William Bannister, CEO, MFG, said its planned £400 million investment in this vital infrastructure will help keep UK motorists on the move, and essential retail will support local communities and the economy. "I am looking forward to engaging with Government to ensure this investment best meets the national EV infrastructure requirement to help us all make a contribution to ensuring Britain meets its net zero target by 2050," he said.
Momentum in EV deployment and charging is building globally. McKinsey estimates that the US will need $11 billion of capital investment by 2030 to deploy the 13 million chargers needed for all its EVs.
W3 Energy signs technical operations contract with Luxcara
The wind farm, located outside of Piteå in northern Sweden, plans to have 137 wind turbines on full installation, with an expected capacity of more than 750 MW.
W3 Energy will be responsible for onsite technical operations management and local accounting services as well as operation and maintenance of the electrical infrastructure and transformer stations.
"This contract strengthens our position as a key player in onsite technical operations management. The Önusberget wind farm is the largest single-site wind power project in Europe and we are proud that Luxcara gives us the trust to support with the operational management of their investment", says W3 Energy's COO André Sjöström.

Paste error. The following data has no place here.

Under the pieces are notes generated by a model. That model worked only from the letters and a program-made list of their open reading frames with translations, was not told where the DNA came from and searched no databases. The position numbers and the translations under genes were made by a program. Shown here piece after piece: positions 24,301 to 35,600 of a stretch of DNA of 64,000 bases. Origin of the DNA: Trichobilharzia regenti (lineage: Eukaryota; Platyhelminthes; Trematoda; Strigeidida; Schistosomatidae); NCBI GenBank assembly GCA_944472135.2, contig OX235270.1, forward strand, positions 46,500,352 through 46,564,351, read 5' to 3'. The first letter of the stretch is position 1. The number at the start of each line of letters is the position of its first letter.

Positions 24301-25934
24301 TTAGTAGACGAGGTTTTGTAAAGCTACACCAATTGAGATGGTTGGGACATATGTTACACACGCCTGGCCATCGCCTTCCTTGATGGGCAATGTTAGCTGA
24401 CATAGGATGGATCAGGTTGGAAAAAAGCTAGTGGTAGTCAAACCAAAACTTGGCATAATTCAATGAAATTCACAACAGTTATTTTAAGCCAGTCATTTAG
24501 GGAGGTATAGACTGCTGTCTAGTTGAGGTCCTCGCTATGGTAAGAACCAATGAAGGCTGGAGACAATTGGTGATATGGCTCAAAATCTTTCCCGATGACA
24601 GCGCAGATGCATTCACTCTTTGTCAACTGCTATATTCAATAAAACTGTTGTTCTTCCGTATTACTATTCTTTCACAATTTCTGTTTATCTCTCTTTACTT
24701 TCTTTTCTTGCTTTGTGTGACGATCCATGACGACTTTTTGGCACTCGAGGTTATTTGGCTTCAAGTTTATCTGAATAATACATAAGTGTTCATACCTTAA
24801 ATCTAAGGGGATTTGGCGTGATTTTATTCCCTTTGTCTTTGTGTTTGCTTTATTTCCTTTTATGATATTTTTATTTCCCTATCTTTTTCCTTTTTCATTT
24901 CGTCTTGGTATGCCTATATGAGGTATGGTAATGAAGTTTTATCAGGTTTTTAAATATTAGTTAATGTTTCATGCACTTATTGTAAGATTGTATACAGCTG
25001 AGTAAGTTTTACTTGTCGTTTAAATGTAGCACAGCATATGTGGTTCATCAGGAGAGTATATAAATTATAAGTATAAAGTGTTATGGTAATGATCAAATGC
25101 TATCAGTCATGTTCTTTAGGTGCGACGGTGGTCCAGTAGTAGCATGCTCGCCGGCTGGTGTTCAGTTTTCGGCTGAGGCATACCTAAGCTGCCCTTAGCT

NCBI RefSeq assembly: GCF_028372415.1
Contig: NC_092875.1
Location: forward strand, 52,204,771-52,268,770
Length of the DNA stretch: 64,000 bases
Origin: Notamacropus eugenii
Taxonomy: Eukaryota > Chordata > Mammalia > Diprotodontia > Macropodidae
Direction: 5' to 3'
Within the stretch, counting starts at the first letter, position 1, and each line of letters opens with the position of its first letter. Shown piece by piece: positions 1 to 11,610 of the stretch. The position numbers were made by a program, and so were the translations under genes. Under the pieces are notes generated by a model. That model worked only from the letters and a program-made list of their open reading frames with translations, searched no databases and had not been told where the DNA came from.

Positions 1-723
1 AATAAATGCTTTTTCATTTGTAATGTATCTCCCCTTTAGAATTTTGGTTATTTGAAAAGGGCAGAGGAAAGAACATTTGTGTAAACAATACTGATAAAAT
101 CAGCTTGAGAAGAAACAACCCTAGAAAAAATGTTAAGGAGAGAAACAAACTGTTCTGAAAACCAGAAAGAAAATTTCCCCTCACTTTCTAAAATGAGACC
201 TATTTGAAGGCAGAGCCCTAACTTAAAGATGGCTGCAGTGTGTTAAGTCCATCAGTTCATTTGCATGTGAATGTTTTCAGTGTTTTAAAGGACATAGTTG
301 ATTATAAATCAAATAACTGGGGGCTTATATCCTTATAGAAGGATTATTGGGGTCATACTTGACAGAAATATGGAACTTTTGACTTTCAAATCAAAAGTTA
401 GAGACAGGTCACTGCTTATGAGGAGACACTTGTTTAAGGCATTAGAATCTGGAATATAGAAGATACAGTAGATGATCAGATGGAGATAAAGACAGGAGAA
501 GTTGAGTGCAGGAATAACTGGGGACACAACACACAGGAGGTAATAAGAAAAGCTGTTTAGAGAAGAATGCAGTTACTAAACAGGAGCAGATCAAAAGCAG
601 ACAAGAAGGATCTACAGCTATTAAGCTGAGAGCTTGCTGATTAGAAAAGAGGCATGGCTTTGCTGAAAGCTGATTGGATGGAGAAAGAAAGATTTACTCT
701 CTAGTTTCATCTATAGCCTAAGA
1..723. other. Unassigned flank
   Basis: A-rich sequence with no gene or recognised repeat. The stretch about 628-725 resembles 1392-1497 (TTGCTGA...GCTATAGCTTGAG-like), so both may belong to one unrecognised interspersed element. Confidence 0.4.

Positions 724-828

"The contract with Luxcara is extremely important to us and means that we take a firm grip on our home region. This contract allows us to continue to grow and we plan to continue to recruit in Piteå, Umeå, and Skellefteå."
The new contract with Luxcara means that W3 Energy manages approximately 15% of the renewable energy produced in Sweden and lays the foundation for continuing to build growth in other regions.
"Luxcara is an internationally respected asset manager in renewable energy, with high-quality investment criteria and a strong focus on diversity and sustainability. We share their view on sustainability, with a strong focus on environmental as well as social and ethical aspects", stated W3 Energy's CEO Pär Dunder.
Its past engagement with W3 combined with their track record from other large projects and their local experience were decisive factors for choosing W3 Energy, according to Philip Sander, Managing Director of Luxcara.
Global Wind Day will be held tomorrow (June 15), to promote wind's potential to reshape our energy systems, decarbonise economies and boost jobs and economic growth.